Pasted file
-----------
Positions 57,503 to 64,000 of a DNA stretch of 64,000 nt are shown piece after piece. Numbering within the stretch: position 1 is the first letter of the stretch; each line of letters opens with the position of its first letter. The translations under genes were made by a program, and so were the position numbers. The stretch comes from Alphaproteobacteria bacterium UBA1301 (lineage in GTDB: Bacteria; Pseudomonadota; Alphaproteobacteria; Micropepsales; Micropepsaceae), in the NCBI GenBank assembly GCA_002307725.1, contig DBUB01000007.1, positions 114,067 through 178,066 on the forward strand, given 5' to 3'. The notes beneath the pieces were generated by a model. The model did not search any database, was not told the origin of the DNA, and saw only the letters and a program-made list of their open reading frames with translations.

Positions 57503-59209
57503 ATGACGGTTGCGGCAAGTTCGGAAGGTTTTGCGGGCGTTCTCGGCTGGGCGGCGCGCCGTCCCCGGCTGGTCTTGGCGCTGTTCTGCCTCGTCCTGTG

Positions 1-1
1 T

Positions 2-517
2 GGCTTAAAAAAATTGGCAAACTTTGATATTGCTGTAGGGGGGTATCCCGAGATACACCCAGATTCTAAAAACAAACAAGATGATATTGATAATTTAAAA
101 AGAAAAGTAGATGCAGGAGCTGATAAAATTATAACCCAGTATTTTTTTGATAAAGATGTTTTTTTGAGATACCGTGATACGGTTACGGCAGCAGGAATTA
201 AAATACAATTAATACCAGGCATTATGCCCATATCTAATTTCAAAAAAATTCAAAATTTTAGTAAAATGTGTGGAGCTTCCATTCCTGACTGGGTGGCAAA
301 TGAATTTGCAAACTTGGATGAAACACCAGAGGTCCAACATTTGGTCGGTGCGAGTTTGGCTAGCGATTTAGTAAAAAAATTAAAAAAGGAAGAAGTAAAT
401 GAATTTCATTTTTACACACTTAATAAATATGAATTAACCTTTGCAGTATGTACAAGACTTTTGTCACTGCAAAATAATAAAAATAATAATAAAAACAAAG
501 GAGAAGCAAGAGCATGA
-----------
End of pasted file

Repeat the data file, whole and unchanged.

Positions 57,503 to 64,000 of a DNA stretch of 64,000 nt are shown piece after piece. Numbering within the stretch: position 1 is the first letter of the stretch; each line of letters opens with the position of its first letter. The translations under genes were made by a program, and so were the position numbers. The stretch comes from Alphaproteobacteria bacterium UBA1301 (lineage in GTDB: Bacteria; Pseudomonadota; Alphaproteobacteria; Micropepsales; Micropepsaceae), in the NCBI GenBank assembly GCA_002307725.1, contig DBUB01000007.1, positions 114,067 through 178,066 on the forward strand, given 5' to 3'. The notes beneath the pieces were generated by a model. The model did not search any database, was not told the origin of the DNA, and saw only the letters and a program-made list of their open reading frames with translations.

Positions 57503-59209
57503 ATGACGGTTGCGGCAAGTTCGGAAGGTTTTGCGGGCGTTCTCGGCTGGGCGGCGCGCCGTCCCCGGCTGGTCTTGGCGCTGTTCTGCCTCGTCCTGTG

Positions 1-1
1 T

Positions 2-517
2 GGCTTAAAAAAATTGGCAAACTTTGATATTGCTGTAGGGGGGTATCCCGAGATACACCCAGATTCTAAAAACAAACAAGATGATATTGATAATTTAAAA
101 AGAAAAGTAGATGCAGGAGCTGATAAAATTATAACCCAGTATTTTTTTGATAAAGATGTTTTTTTGAGATACCGTGATACGGTTACGGCAGCAGGAATTA
201 AAATACAATTAATACCAGGCATTATGCCCATATCTAATTTCAAAAAAATTCAAAATTTTAGTAAAATGTGTGGAGCTTCCATTCCTGACTGGGTGGCAAA
301 TGAATTTGCAAACTTGGATGAAACACCAGAGGTCCAACATTTGGTCGGTGCGAGTTTGGCTAGCGATTTAGTAAAAAAATTAAAAAAGGAAGAAGTAAAT
401 GAATTTCATTTTTACACACTTAATAAATATGAATTAACCTTTGCAGTATGTACAAGACTTTTGTCACTGCAAAATAATAAAAATAATAATAAAAACAAAG
501 GAGAAGCAAGAGCATGA